Resistance to antibiotics has become a crucial global health problem and continued cases increases every year. The World Health Organization (WHO) predicts there are 10 million deaths due to antibiotic resistance in 2050.
This condition moved three students from the Faculty of Pharmacy, Gadjah Mada University, namely Luh Rai Maduretno Asvinigita, Ris Heskiel Najogi Sitinjak, and Shinta Diva Ekananda to initiate the Student National Action on Antimicrobial Resistance (SNARE) movement. The program began to be initiated in mid-2019 and was then developed under the guidance of a pharmacy lecturer, Dr. Susi Ari Kristina, S. Farm., M. Kes., Apt.
The leader of the SNARE team, Luh Rai, explained that through the SNARE movement they are trying to introduce innovative schemes in solving problems of access and equality related to the health literacy and antibiotic resistance education in Indonesia. This program focuses on utilizing the Real Work Lecture (KKN) program found in many tertiary institutions in Indonesia, including Gadjah Mada University.
“Currently, many universities in Indonesia have KKN programs that will deploy students to rural and remote areas to educate the local community. We hope that SNARE can become a bridge connection between the government that designs strategies to deal with antibiotic resistance and students as executors of the strategy,” he explained.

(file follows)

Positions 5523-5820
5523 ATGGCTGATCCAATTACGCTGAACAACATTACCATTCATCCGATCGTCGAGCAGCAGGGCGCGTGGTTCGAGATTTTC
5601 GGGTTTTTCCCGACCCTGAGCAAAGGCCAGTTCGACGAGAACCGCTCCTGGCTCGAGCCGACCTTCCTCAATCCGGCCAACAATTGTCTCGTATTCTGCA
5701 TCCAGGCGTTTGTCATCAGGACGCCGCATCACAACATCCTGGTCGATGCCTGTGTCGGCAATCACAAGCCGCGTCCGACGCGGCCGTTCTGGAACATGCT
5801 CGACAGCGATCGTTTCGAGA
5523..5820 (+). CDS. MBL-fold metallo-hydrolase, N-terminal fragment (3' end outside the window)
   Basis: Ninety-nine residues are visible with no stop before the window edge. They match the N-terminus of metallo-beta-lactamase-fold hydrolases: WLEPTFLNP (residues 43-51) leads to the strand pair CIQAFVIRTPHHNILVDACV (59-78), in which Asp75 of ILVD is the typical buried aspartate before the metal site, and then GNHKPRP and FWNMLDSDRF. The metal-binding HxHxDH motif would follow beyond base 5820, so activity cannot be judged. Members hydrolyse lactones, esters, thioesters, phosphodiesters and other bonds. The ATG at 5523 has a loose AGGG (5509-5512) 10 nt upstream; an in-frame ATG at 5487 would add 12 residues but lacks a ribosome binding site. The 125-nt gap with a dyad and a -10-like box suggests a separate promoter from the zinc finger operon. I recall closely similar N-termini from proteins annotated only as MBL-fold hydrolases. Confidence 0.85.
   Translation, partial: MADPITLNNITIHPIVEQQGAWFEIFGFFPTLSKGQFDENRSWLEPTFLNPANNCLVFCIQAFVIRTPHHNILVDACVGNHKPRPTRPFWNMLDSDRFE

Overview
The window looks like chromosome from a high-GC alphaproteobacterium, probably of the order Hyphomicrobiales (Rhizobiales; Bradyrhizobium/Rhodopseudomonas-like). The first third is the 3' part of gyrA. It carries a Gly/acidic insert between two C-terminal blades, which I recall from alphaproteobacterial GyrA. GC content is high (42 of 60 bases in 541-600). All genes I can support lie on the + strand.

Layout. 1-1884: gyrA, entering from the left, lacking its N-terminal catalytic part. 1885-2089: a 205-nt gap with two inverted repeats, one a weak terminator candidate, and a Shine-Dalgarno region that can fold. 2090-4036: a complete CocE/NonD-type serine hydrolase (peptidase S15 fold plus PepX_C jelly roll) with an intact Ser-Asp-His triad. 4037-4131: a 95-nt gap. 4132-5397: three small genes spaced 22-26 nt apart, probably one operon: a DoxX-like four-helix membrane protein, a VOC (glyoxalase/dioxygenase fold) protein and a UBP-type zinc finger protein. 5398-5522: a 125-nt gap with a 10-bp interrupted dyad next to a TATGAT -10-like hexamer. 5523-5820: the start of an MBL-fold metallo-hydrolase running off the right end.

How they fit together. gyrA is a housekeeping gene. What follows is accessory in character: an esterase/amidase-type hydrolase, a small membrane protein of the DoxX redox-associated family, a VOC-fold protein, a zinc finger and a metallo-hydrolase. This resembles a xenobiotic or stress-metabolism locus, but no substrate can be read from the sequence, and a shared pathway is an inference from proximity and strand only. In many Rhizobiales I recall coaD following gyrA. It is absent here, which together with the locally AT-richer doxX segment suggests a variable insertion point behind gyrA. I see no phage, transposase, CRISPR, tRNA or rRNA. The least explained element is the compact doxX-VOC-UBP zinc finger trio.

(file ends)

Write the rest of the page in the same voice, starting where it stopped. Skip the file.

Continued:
As a form of further implementation, the SNARE team plans to conduct a pilot project with several UGM KKN-PPM teams in July-August 2020. The pilot project is expected to be carried out in 5 KKN areas that are spread evenly throughout Indonesia. Later, the results obtained will be used as a basis for evaluating the sustainability of this movement.
“The SNARE movement will utilize varied educational instruments adjusted to the educational target,” he said.
Najogi added that education for antibiotic resistance in adult communities is done through socialization and health checks with educational material that is parallel with the central government. While education for children is done with the help of antibiotic comics and game cards.
The ideas carried by the three young students not only offer alternative solutions in handling antibiotic resistance in the country but this idea is also made into one of the 10 finalists in a competition organized by WHO and Jhon Hopkins University after successfully passing the selection which was followed by more than 1,250 people and 163 creative idea proposals from 40 countries. The ten finalists had the opportunity to present their proposed ideas and take part in a capacity building workshop held in Geneva, Switzerland at the end of November 2019.
“In the end, the entire SNARE journey ends with one hope, videlicet, the students will participate in voicing health and proactive issues to educate the local community,” Shinta added.
Public Relations Office of UGM